Asked to name the most brilliant scientist of the last century, most of us would probably name Albert Einstein. And not without reason: he revolutionised our understanding of space, time and gravity, helped kick-start quantum theory, and found the most famous (and important) formula in all science - E = mc2 - revealing the equivalence of mass and energy. Even so, like many geniuses before him, including Isaac Newton, Einstein did make the occasional goof. Sometimes he caught them before they caused trouble. In 1911, while developing his theory of gravity, known as General Relativity, Einstein estimated the amount by which a beam of starlight would be deflected by the curvature of space-time as it passed through the gravitational field of the sun. He came up with a figure of around 1/5,000th of a degree - a tiny amount, but one that astronomers were keen to search for, as it offered them a chance to put Einstein's new ideas to the test. Fortunately, they did not succeed until 1919, by which time Einstein had spotted that his original theory was faulty. His new calculations pointed to a figure twice as big - enough to distinguish it from the figure predicted by Newton's old theory of gravity. When observations by astronomers confirmed the bigger figure, Einstein was shown to have overthrown Newton's view of gravity, and was propelled to international scientific stardom. It could have been very different had astronomers carried out their measurements sooner.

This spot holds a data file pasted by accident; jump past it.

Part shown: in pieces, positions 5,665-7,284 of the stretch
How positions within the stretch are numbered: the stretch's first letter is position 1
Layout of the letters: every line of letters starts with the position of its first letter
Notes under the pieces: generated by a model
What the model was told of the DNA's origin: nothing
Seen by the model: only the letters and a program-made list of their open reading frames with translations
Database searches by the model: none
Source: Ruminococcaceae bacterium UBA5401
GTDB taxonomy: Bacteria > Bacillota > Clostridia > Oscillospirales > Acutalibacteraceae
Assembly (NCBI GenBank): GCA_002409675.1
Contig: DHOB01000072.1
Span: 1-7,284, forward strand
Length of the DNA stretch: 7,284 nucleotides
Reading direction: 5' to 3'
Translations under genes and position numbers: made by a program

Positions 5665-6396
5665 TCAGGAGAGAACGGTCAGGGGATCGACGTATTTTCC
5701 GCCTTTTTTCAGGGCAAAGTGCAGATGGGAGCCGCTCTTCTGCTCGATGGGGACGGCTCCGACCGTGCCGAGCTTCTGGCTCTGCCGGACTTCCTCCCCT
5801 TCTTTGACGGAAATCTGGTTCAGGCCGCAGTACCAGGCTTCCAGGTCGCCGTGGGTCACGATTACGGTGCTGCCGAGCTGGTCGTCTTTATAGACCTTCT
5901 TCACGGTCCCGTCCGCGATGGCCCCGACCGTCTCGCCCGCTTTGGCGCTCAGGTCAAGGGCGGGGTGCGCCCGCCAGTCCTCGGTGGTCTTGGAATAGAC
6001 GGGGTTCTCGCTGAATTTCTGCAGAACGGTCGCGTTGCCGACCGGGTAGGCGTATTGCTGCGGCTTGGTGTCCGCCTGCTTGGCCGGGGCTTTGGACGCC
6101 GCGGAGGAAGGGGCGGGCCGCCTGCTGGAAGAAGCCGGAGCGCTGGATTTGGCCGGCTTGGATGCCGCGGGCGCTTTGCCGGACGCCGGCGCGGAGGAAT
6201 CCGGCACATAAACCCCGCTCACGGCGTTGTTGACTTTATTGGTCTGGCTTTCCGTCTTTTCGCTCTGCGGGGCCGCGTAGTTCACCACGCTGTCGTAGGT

Astronomy was the focus of what Einstein himself regarded as his greatest blunder. In 1917 he applied General Relativity to the entire universe - and found his equations predicted an expanding universe. At the time everyone believed the universe was static and everlasting, so Einstein fiddled his equations to give the "right" answer. In 1929, astronomers announced that, despite what everyone thought, the universe really was expanding. Einstein's original equations had been right after all.
Among scientists, Einstein is widely regarded as having also been wrong about quantum theory. Despite having helped establish it as a description of the subatomic world, he refused to accept its probabilistic view of reality. Instead, he insisted that one day a more fundamental, common-sense theory would be found. Along with colleagues, he suggested an ingenious experiment that would prove him right. Not until the 1980s did scientists succeed in performing the experiment sufficiently well to reach a final decision. When it came, it showed that Einstein was fundamentally mistaken about the quantum world.
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